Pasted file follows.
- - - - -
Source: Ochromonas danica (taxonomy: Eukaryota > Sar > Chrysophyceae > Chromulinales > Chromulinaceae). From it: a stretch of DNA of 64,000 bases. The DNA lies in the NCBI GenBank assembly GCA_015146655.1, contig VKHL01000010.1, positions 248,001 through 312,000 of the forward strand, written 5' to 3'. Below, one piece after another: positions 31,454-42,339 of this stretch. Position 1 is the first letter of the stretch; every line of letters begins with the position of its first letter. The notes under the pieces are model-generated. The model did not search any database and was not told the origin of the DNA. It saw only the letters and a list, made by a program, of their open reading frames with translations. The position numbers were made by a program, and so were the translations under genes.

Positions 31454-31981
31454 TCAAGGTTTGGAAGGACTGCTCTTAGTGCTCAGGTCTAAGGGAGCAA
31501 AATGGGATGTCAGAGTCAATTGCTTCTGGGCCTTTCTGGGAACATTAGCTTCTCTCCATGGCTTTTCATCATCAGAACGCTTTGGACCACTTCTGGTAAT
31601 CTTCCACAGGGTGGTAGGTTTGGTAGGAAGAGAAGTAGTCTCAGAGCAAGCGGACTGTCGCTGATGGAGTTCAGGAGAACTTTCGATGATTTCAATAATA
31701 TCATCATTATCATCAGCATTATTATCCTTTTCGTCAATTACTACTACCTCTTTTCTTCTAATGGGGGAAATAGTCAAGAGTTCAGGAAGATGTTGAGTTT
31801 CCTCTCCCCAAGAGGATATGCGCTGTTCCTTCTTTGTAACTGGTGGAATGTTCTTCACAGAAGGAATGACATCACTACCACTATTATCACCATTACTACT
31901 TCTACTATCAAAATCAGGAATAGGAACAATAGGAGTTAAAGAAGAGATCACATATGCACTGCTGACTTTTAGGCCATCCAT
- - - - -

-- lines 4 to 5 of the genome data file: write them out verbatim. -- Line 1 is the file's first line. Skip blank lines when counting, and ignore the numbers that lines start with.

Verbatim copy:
31501 AATGGGATGTCAGAGTCAATTGCTTCTGGGCCTTTCTGGGAACATTAGCTTCTCTCCATGGCTTTTCATCATCAGAACGCTTTGGACCACTTCTGGTAAT
31601 CTTCCACAGGGTGGTAGGTTTGGTAGGAAGAGAAGTAGTCTCAGAGCAAGCGGACTGTCGCTGATGGAGTTCAGGAGAACTTTCGATGATTTCAATAATA